Other TOPCON Super accessories which can be used with the RE Mount Adapter are--
f. Extension Tube Set
g. Automatic Extension Tube
h. Slide-Copying Attachment, Model II
I. Macro-Stand Attachment
j Microscope Attachment, Model III
k. Microscope Bellow Attachment
9. 2x Auto Tele Converter
Three element tele converter designed exclusively for use with the 100 mm f/4, 135 mm f/4 and 200mm f/4 Topcor telephoto
lenses, with these lenses being extended 2x or to 200 mm, 270 mm and 400 mm focal lengths respectively.
There is no loss of automatic exposure op erations or full aperture exposure measurements, when this accessory is used between the camera lens and camera body.
1. Store your equipment in a cool, dry and well ventilated place, away from humidity, salty air, dust, extremely high or low temperatures - and corrosive fumes.
2. When storing the camera, take it out of its leather case, release the shutter, revolve the focusing ring to infinity, wrap the camera in a dry and soft lint-free cotton cloth and pack in a tin-lined container, with lots of desiccant, such as silica gel. Store other equipment in similar manner.
3. Take the equipment out once in a while, during long periods of storage, and give them an airing, when the weather is cool and dry.
1. Use a rubber-ball blower or a soft hair brush to eliminate dust from the equipment and then wipe clean with a soft lint-free cotton cloth.
2. Do not clean the lens too often. Wipe gently with a lens tissue, after first getting rid of the dust, as noted. If further cleaning is required, lightly dip the tip of a lint-free cloth into plain water, or pure grain alcohol, or a mixture of alcohol and ether (4: 1 ratio) and wipe gently with a circular motion. Do not rub but wipe gently as many times as required.
3. Use a rubber-ball blower for cleaning the inside of the camera, including reflex mirror and pressure plate. Never wipe with lens tissue or cloth.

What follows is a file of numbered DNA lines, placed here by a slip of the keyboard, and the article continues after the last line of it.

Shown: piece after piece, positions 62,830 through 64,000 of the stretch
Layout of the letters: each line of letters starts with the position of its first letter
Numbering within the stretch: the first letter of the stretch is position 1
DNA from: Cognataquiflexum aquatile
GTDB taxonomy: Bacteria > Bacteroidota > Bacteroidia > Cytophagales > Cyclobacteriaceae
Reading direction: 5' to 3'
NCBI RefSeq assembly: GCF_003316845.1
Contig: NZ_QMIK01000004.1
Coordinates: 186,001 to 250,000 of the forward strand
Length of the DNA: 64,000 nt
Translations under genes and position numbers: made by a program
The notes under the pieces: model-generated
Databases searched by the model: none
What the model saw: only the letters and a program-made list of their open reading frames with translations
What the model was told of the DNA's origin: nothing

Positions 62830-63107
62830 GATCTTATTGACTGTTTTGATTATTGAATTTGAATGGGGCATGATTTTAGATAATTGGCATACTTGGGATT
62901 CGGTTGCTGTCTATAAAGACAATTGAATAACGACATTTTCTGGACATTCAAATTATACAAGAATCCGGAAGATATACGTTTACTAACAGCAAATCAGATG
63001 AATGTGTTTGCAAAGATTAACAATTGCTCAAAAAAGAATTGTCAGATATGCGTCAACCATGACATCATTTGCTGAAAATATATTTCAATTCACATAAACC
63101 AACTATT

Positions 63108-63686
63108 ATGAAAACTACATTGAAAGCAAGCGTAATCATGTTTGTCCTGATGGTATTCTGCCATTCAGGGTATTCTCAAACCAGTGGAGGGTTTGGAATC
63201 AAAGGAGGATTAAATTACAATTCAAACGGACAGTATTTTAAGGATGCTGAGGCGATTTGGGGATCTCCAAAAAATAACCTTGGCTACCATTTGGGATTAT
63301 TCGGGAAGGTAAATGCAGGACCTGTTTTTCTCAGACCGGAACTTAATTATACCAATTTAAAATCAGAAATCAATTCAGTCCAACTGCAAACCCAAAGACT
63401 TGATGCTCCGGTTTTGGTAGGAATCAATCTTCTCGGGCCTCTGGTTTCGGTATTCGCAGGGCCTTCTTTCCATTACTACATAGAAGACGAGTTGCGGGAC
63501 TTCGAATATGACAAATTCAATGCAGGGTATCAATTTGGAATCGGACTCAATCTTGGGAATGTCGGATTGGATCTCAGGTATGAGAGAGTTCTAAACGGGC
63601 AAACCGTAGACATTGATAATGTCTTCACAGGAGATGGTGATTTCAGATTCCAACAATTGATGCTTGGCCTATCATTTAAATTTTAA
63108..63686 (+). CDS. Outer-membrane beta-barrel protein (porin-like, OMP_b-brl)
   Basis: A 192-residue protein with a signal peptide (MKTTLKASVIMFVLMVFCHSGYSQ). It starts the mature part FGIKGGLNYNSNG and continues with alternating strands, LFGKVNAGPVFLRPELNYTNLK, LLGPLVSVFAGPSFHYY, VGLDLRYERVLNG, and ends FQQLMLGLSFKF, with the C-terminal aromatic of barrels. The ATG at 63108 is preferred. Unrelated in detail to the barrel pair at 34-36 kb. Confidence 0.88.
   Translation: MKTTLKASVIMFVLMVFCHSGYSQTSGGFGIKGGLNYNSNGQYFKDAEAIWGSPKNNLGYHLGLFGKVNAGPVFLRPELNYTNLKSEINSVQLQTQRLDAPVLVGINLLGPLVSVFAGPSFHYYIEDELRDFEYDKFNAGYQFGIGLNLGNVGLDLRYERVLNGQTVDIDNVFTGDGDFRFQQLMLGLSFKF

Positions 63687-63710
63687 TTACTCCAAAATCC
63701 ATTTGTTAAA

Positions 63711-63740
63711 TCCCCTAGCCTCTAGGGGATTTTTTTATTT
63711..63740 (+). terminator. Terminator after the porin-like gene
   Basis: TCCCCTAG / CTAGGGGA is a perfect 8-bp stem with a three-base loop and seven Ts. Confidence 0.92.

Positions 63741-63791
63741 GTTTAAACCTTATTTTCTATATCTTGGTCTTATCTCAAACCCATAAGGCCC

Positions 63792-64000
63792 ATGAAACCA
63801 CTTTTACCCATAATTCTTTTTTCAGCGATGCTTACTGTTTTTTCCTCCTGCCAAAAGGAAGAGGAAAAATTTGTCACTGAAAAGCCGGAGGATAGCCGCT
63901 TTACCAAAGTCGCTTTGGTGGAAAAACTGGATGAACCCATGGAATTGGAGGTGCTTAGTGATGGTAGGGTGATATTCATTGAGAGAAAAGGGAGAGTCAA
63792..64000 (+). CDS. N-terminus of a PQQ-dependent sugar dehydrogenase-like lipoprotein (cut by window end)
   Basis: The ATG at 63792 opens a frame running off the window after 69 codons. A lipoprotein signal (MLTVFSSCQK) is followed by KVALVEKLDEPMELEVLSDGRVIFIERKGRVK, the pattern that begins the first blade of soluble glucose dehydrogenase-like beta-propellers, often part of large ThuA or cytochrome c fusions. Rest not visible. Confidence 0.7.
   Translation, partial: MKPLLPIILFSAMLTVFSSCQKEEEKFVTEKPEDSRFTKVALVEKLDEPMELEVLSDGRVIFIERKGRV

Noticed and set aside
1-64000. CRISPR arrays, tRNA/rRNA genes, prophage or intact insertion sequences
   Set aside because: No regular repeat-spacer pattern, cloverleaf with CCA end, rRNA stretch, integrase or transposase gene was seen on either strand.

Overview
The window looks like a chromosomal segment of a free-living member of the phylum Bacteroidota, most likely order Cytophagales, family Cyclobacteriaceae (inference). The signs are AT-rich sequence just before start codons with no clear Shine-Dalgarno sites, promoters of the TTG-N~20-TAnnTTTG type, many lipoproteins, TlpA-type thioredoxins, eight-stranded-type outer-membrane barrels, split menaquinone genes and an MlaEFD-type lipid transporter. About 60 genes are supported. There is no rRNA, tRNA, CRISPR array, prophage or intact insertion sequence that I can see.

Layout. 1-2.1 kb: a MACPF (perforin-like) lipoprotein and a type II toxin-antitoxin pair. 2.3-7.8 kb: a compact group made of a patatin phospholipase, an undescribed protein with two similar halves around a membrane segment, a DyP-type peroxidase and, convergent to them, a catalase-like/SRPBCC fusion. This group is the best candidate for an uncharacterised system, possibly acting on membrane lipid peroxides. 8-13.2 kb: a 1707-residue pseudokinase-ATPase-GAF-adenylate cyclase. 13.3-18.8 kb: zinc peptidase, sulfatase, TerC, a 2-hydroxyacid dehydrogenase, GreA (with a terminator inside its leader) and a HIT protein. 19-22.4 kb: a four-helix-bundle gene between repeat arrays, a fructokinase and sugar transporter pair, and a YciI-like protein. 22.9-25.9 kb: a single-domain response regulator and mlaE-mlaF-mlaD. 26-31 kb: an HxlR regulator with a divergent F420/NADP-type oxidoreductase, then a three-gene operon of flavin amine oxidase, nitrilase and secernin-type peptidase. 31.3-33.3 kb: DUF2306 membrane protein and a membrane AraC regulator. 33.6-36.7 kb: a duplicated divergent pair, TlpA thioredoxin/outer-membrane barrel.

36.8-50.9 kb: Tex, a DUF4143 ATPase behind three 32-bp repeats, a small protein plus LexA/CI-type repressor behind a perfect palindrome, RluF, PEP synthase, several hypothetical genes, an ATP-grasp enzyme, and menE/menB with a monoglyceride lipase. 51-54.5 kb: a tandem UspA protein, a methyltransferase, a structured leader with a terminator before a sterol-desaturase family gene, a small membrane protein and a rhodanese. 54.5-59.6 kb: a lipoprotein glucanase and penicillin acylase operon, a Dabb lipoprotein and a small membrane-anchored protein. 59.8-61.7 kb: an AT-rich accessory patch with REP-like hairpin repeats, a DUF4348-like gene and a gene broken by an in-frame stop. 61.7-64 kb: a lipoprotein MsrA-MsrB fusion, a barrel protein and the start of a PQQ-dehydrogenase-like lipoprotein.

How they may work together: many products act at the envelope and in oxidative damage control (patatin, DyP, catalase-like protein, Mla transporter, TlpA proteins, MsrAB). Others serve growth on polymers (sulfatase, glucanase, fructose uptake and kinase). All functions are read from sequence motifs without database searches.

4. Do not use silicone cloth or silicone-treated eyeglass cleaning tissue paper for cleaning the lens surface because they might leave a coating.
5. Use clean brushes, too. If you touch them with your fingers, clean them before use, as you will simply transfer oil from your fingers to the brush and then to the lens surface.
1. Exchange the batteries in the manner noted initially when inserting new batteries.
2. The batteries can be used for about a year with normal usage. or for taking about 100 rolls of 36 exposure films. To be on the safe side, therefore, exchange them annually or check the camera if it has not been used for a long period and/or before going on important shooting trips.
Since the camera has an electronically controlled focal plane shutter, the shutter will not function properly (and the exposure meter will also not work) if the batteries are exhausted. Therefore, set the shutter speed ring to B (bulb) and depress the shutter release button. If the shutter is functioning properly, the sound of the first shutter curtain speeding across will be heard initially, with the sound of the second curtain movement only being heard when pressure is lifted from the shutter button.
If no sound is heard when the finger is lifted from the button, therefore, the shutter is not functioning properly and the batteries should be replaced.
3. When storing equipment, take the batteries out of the camera and store them in a dry location, too.
4. Do not take the batteries apart, play with them, hit them or throw them into the fire as they may explode.
5. Use round mercury batteries of 1.3 volts each, such as H-C (Toshiba), PX-675 or EPX-675 (Eveready), PX-675 (Mallory) and RPX-675 (Ray-o-Vac). (Webmaster: check my main page and see what replacements can be found for mercury batteries)
6. Do not use 1.5 volt silver oxide batteries which can, also, be inserted into the battery compartment, as readings will be under-exposed.